I didn’t think 2013 could better 2012 as far as graphic novels were concerned.
After all, last year, we had Jeff Lemire’s Underwater Welder , Mark Siegel’s Sailor Twain , Chris Ware’s Building Stories , and several others, almost all of which featured in this column.
Yet, when I sit down and review the graphic novels I have read through the year, I have to admit that 2013 was a pretty good year for comics too. The new Batman reboot carried along swimmingly; and Neil Gaiman returned to the character who made him the force he is in the modern fantasy genre, The Sandman; and Charles Soule brought suspense and chaos theory and comics together in his Strange Attractors , but there were several little treasures as well.
This edition of Cult Fiction will focus on these.
The Property, Rutu Modan: Modan’s first book Exit Wounds was featured in this column a few years ago and like it, The Property, about an Israeli family trying to reclaim property it owned in Warsaw before the second world war forced them out, is funny, real, and illustrated in a languorous style that is just right for a slow-paced narrative.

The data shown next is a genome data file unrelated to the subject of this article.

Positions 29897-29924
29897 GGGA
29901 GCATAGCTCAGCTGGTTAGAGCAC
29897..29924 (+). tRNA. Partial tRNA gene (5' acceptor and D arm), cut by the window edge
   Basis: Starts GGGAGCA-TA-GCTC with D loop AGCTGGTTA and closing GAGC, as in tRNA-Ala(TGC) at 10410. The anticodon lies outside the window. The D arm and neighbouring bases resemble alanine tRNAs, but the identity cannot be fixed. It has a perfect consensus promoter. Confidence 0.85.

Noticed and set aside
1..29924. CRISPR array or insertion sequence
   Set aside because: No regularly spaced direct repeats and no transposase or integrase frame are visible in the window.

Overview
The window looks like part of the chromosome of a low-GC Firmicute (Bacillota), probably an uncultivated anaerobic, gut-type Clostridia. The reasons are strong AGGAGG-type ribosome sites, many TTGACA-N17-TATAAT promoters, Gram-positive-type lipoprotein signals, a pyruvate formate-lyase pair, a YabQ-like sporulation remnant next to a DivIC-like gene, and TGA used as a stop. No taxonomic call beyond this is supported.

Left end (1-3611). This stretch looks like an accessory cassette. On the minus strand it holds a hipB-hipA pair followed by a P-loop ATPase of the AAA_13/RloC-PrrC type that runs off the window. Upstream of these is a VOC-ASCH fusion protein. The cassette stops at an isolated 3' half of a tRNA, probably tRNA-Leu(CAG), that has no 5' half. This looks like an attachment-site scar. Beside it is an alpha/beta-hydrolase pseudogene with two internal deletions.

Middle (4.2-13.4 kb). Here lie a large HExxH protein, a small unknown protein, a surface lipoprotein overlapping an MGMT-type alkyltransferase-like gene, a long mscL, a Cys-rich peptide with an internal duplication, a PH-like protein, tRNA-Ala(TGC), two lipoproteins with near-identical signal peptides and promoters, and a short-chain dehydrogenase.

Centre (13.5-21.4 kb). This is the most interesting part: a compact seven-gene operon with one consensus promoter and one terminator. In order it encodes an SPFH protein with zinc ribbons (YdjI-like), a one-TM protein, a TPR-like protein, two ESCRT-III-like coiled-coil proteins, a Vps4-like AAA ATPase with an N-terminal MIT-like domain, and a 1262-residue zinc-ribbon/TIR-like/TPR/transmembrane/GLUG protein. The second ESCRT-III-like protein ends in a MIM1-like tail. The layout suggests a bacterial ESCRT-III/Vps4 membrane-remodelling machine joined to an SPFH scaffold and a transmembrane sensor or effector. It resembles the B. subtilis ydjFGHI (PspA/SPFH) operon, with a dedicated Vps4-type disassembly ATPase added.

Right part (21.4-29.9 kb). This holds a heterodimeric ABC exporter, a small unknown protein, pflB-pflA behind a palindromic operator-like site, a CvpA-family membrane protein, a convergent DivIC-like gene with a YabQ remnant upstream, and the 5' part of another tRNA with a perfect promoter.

Marble Season, Gilbert Hernandez: One of the brothers Hernandez best known for their wildly popular Love And Rockets, Gilbert Hernandez’s Marble Season is about growing up in 1960s California (and is partly autobiographical), but it is also about the unique way in which every generation grows up—doing the things that children always do, but also shaped by the happenings around them and the media of the time (much like today’s children will be affected by Flipboard and Hunger Games and Google and Facebook)
I would have liked to include Gene Luen Yang’s two-volume boxed set on the Boxer revolution, Boxers And Saints, but it has just arrived and I am still to even unwrap it. It will be good to start 2014 with a backlog.